Mom tells me I’m like my dad. I figure she says so because she doesn’t want to take credit for my slightly warped sense of humour.
Dad was a trickster who loved a good laugh. I don’t know if I actually remember this event or if it only seems like I remember it because I heard the story so often. In any event, I couldn’t have been more than three. (At least I sure hope I wasn’t, because any older and it might indicate I’m not as clever as I fancy myself.)
Like many children, I had a favourite doll. I spent a great deal of time and attention on that little dolly, changing her clothes, feeding her, and lugging her around. One day while my back was turned, Dad decided it would be hilarious to smear a little peanut butter on my dolly’s bottom and hang around to watch the reaction.
I didn’t disappoint. Whether delighted or disgusted, I can’t say. But “astonished” would be an understatement. Dad got his chuckle that day and many times over as he retold the tale through the years. Like a prize fish, my eyeballs probably grew with each telling.
|Dad and Me on my wedding day, 1977|
I was a 25-year old mother with two real babies of my own. (Dad’s peanut butter prank must not have traumatized me too severely.) One morning I was busy vacuuming our home when the vacuum suddenly quit. What? Had I blown a breaker? Was my machine kaput? I inspected the switch, then followed the cord around the corner. There, in the middle of my kitchen, stood my father, the end of the cord in his hand and a big goofy grin on his face.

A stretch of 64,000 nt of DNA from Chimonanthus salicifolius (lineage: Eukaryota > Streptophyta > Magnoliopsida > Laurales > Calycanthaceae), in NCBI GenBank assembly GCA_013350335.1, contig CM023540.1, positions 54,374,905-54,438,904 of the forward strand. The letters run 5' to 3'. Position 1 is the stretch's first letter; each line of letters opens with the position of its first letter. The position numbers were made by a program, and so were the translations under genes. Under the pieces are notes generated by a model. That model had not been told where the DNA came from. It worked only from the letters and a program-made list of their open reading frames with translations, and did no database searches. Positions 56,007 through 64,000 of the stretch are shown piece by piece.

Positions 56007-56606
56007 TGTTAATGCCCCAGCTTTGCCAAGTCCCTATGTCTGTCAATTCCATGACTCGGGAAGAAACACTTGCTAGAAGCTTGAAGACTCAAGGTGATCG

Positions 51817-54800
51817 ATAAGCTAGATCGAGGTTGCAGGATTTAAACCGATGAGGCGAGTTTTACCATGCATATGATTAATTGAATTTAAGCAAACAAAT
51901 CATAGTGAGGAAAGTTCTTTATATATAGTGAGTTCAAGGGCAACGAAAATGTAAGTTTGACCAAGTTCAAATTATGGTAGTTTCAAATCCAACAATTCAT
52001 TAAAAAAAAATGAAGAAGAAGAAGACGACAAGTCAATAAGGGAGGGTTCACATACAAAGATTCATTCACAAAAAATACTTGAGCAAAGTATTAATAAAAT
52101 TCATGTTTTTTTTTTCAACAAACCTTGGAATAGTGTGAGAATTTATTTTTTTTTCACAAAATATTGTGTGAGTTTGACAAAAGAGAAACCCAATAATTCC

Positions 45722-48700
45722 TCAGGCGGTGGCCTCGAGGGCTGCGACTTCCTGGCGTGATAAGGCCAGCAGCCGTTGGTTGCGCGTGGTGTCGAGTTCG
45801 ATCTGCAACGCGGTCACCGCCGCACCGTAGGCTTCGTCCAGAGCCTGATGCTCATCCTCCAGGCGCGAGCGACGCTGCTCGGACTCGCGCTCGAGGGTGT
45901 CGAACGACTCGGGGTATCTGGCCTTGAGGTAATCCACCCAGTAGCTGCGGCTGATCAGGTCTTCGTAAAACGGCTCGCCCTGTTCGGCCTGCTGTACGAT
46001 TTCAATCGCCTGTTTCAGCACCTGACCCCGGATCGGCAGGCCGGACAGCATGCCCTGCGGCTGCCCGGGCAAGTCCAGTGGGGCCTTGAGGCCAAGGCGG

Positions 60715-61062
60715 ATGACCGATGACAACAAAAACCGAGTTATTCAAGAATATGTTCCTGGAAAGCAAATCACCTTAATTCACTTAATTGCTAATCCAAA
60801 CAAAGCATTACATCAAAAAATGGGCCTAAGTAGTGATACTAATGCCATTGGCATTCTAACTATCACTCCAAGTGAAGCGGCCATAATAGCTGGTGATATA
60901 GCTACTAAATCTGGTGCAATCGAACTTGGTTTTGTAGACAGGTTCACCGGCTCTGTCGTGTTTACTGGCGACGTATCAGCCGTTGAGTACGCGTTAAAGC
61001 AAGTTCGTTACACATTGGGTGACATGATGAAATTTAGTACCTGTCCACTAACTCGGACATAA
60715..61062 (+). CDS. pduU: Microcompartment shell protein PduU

He had stopped in unannounced to see the kids and me, a rare treat. While I made tea, Dad squished into the rocking chair with the children to read a Dr. Seuss book. It’s a memory I treasure.
A mere two years later, we laid my father’s body in the grave. If there’s anything positive to be said for cancer, it usually provides plenty of opportunities to say good-bye and tell people how much they mean to us. I’m thankful for that. Not everyone gets the chance.
Last week, an evil man killed three young RCMP officers in Moncton. Did their families have any opportunity to say what they needed to say? I suppose when your loved one is a cop, there’s more daily awareness that every good-bye could be the last. But what’s true for police officers and their families holds true for all of us. We never know. It’s a lesson I sure don’t want to learn the hard way, do you?
So, in honour of Father’s Day, I’m sending special affection to two favorite dads I am grateful to still have in my life: the father of my children and the father of my grandchildren. You make me proud, guys, and I love you both to pieces. Thanks for loving me, too—warped sense of humour and all.